Budgeting Doesn’t Have to be Spooky

October 29, 2015

Many people know they should create a budget but are afraid of it; the thought of gathering lots of data and making decisions that may cut things they enjoy is enough to spook anyone.  Many online budget tools have tons of spending categories and might seem overwhelming, but there are easier approaches to help you see where you spend and where you might save.  It’s all about finding what works for you personally. Here are three approaches you might consider:

1.    Track Broad Fixed Expense Categories
One way to create a useful budget is to start by identifying your fixed monthly expenses.  Those outflows you really can’t control. There are many online tools and templates that can help you think of the various items such as rent or a mortgage payment, utilities, phone service, etc.  You do not necessarily need a list that breaks down every little expense.  Perhaps you will choose broad categories such as “housing”, “food and groceries”, and “transportation” for example.  Even though you may be thinking of a single month, be sure to include those quarterly and annual expenses that come up regularly such as taxes and insurance payments.  The amount leftover from income after your fixed charges shows what is left for entertainment, fun and your own personal splurges.  Be sure some portion can also be put in savings.  The “budget” is making sure you are living within the leftover amount.  If there is little left over after fixed expenses, you may want to review some important lifestyle decisions that drive your fixed expenses.

2.    Think 50-30-20
Our advisor Pearce’s favorite approach is to budget with the 50-30-20 method. 50% of your take home income is for fixed costs such as rent, utilities and loan payments; 30% is for personal spending such as food and entertainment; and 20% is for personal investment like your emergency fund or retirement savings. With this approach, you start with your current income, check that your fixed expenses fit within 50% and then just monitor your monthly spending from there. Pearce recommends you move that 20% to savings as soon as you get your paycheck, so you won’t be tempted to spend  it.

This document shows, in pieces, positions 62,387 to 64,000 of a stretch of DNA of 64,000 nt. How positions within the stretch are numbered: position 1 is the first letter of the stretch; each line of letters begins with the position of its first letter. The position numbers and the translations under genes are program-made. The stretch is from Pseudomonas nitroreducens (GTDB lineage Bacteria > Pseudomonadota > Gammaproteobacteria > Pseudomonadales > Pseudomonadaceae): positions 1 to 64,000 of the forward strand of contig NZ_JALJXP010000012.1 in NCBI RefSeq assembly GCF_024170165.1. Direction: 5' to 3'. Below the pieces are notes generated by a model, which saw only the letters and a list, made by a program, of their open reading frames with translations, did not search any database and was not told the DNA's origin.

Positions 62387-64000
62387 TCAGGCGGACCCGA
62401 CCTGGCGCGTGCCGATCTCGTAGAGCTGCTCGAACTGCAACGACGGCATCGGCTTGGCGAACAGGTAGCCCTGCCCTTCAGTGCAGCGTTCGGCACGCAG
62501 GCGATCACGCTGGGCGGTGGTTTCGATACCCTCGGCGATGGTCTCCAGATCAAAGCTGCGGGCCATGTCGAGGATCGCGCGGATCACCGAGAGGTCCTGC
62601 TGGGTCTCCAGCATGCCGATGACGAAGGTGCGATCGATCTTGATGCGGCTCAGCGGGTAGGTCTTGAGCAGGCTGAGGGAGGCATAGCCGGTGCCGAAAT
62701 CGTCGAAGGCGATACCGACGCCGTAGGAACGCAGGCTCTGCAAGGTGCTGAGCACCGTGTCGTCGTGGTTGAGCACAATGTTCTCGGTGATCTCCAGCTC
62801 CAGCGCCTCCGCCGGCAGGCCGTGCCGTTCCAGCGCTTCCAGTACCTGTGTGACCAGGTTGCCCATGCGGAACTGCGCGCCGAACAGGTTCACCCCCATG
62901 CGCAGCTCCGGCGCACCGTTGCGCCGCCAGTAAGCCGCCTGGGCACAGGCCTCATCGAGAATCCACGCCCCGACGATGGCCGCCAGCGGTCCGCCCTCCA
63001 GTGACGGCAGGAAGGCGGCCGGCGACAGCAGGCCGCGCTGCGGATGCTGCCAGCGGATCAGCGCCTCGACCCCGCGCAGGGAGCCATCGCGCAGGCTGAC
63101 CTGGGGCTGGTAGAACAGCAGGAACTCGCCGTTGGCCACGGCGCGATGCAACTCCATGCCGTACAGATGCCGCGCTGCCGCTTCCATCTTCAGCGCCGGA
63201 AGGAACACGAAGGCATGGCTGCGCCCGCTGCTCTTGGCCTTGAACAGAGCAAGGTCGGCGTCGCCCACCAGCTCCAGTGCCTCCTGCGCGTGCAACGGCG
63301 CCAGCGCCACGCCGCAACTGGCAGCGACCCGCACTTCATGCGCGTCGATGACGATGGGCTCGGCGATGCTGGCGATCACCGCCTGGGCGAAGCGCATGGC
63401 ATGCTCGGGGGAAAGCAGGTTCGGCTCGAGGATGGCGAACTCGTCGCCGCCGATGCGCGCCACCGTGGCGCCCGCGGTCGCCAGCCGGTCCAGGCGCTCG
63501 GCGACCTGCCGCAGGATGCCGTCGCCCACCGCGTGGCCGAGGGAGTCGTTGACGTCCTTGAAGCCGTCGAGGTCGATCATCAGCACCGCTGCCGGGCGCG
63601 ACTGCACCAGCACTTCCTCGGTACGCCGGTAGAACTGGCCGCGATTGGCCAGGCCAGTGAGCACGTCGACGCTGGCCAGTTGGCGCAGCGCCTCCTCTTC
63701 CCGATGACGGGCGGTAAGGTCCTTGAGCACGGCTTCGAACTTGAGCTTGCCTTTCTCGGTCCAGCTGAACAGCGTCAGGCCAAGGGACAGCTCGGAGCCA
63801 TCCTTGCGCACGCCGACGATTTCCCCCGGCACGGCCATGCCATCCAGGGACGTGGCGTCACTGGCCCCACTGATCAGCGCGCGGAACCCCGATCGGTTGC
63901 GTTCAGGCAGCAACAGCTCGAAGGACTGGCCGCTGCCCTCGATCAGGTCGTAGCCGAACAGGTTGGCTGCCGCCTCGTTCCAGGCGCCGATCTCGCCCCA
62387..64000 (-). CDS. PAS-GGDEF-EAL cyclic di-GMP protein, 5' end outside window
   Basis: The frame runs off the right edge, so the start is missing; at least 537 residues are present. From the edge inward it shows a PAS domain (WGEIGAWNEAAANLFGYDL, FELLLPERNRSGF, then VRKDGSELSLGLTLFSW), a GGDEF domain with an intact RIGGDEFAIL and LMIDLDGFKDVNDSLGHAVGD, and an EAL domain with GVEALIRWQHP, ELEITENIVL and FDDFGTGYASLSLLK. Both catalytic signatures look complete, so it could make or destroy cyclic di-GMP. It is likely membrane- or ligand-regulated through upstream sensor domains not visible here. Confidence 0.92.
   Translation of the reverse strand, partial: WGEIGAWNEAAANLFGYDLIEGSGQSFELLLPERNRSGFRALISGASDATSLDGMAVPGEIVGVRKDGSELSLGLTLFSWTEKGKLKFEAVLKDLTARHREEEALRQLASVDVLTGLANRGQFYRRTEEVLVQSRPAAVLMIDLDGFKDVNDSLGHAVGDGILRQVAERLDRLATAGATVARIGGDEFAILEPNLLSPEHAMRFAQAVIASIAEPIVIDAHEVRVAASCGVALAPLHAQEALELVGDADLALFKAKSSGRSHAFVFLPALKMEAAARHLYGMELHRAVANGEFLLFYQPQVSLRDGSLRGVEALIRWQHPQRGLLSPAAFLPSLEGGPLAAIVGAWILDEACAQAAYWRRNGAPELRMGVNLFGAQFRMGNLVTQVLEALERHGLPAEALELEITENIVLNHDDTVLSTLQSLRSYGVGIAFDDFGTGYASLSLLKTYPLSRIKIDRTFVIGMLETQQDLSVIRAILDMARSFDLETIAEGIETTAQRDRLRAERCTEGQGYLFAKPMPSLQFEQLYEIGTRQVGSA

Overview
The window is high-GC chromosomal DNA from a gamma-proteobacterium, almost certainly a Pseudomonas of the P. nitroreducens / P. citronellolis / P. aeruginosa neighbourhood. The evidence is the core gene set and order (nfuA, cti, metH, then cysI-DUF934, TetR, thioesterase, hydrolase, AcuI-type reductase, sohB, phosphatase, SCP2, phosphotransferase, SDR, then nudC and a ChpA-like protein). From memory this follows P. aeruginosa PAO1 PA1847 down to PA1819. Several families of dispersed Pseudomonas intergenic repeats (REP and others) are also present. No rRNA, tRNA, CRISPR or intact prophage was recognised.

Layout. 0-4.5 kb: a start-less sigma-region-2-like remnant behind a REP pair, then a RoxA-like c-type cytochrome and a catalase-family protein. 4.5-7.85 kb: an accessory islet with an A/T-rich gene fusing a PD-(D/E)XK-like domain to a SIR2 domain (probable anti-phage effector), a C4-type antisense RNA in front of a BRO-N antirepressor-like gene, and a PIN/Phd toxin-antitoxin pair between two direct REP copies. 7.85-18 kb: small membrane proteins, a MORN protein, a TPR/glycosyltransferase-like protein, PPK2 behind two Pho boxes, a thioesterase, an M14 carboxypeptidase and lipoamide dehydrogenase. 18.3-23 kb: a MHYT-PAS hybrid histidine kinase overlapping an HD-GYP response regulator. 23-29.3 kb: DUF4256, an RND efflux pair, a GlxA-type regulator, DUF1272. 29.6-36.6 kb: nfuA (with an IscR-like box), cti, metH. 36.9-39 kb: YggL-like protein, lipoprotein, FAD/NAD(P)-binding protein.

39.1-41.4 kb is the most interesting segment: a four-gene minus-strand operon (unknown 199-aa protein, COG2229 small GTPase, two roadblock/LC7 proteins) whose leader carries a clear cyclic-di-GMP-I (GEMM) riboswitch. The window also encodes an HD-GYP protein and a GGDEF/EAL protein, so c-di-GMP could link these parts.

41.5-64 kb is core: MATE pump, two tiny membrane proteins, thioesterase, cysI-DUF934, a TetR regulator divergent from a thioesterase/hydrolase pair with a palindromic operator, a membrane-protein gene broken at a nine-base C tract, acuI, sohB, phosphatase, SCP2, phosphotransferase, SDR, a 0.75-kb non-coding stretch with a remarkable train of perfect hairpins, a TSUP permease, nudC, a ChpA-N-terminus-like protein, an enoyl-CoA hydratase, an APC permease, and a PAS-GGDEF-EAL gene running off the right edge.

3.    Choose Your App and Go Mobile
Maybe you prefer a take along approach.  There are some great apps today to help track your spending and create a budget.  Some of our favorites are:
•    Mint- mini app similar to Quicken to track expenses and categorize https://www.mint.com/
•    Toshl Finance- Easy set budgets and categories https://toshl.com/
•    Left to Spend- Simple app that lets you set a budget to spend down each month http://www.unknownartistsapps.com/lefttospend.html

If the idea of a spreadsheet on the computer or a yellow pad at home is useless, maybe you will find that a budgeting app fits your life perfectly.

Once you understand your current spending, you can create a budget for yourself.  Over just a short amount of time you will learn to spend the money you’ve allocated and any new lifestyle will become second nature.  Spending appropriately and setting realistic budget goals will help you your whole life. You’ll find the spending balance that helps you enjoy life today and save for the future too.  With tutorials and apps found online, there are easy approaches to help you.

Does the word “budget” scare you? Don’t think of your budget as a ball and chain that keeps you from the things you desire. Your budget doesn’t judge you when it doesn’t work some months, and it doesn’t shame you when you haven’t saved. People fear they won’t be able to stick to their budget and what will happen then? Well, then you review that budget and keep working to find an approach that fits you. A budget is a helpful tool to get you on a financially aware path. With a few tricks we can all become budget experts and even find an extra treat or two each month.